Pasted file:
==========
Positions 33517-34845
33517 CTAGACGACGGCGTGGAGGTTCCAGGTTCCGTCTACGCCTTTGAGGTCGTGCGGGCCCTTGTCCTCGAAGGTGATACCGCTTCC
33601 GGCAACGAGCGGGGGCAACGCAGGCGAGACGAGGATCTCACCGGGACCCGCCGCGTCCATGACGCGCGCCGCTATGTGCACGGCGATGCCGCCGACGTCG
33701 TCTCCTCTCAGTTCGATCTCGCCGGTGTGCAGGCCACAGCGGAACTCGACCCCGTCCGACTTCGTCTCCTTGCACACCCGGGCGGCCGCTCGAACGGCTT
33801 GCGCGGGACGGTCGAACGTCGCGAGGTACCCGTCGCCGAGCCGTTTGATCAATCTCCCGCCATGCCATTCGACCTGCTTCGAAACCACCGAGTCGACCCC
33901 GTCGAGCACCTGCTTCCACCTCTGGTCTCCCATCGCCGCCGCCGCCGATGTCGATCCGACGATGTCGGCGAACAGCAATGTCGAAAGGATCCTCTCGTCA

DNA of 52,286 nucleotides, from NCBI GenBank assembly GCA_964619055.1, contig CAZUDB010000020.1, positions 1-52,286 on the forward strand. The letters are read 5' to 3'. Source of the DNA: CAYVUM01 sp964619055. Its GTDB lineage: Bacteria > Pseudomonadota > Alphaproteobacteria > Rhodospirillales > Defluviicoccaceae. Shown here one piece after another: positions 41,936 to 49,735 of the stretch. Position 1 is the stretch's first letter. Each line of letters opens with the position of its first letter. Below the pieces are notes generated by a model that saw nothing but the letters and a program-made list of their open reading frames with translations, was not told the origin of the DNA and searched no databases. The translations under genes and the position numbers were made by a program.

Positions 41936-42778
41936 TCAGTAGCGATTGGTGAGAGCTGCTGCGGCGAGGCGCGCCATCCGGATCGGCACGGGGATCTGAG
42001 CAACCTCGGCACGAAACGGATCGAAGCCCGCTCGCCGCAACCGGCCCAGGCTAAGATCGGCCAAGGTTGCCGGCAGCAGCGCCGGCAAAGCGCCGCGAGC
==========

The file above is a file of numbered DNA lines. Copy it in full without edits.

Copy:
Positions 33517-34845
33517 CTAGACGACGGCGTGGAGGTTCCAGGTTCCGTCTACGCCTTTGAGGTCGTGCGGGCCCTTGTCCTCGAAGGTGATACCGCTTCC
33601 GGCAACGAGCGGGGGCAACGCAGGCGAGACGAGGATCTCACCGGGACCCGCCGCGTCCATGACGCGCGCCGCTATGTGCACGGCGATGCCGCCGACGTCG
33701 TCTCCTCTCAGTTCGATCTCGCCGGTGTGCAGGCCACAGCGGAACTCGACCCCGTCCGACTTCGTCTCCTTGCACACCCGGGCGGCCGCTCGAACGGCTT
33801 GCGCGGGACGGTCGAACGTCGCGAGGTACCCGTCGCCGAGCCGTTTGATCAATCTCCCGCCATGCCATTCGACCTGCTTCGAAACCACCGAGTCGACCCC
33901 GTCGAGCACCTGCTTCCACCTCTGGTCTCCCATCGCCGCCGCCGCCGATGTCGATCCGACGATGTCGGCGAACAGCAATGTCGAAAGGATCCTCTCGTCA

DNA of 52,286 nucleotides, from NCBI GenBank assembly GCA_964619055.1, contig CAZUDB010000020.1, positions 1-52,286 on the forward strand. The letters are read 5' to 3'. Source of the DNA: CAYVUM01 sp964619055. Its GTDB lineage: Bacteria > Pseudomonadota > Alphaproteobacteria > Rhodospirillales > Defluviicoccaceae. Shown here one piece after another: positions 41,936 to 49,735 of the stretch. Position 1 is the stretch's first letter. Each line of letters opens with the position of its first letter. Below the pieces are notes generated by a model that saw nothing but the letters and a program-made list of their open reading frames with translations, was not told the origin of the DNA and searched no databases. The translations under genes and the position numbers were made by a program.

Positions 41936-42778
41936 TCAGTAGCGATTGGTGAGAGCTGCTGCGGCGAGGCGCGCCATCCGGATCGGCACGGGGATCTGAG
42001 CAACCTCGGCACGAAACGGATCGAAGCCCGCTCGCCGCAACCGGCCCAGGCTAAGATCGGCCAAGGTTGCCGGCAGCAGCGCCGGCAAAGCGCCGCGAGC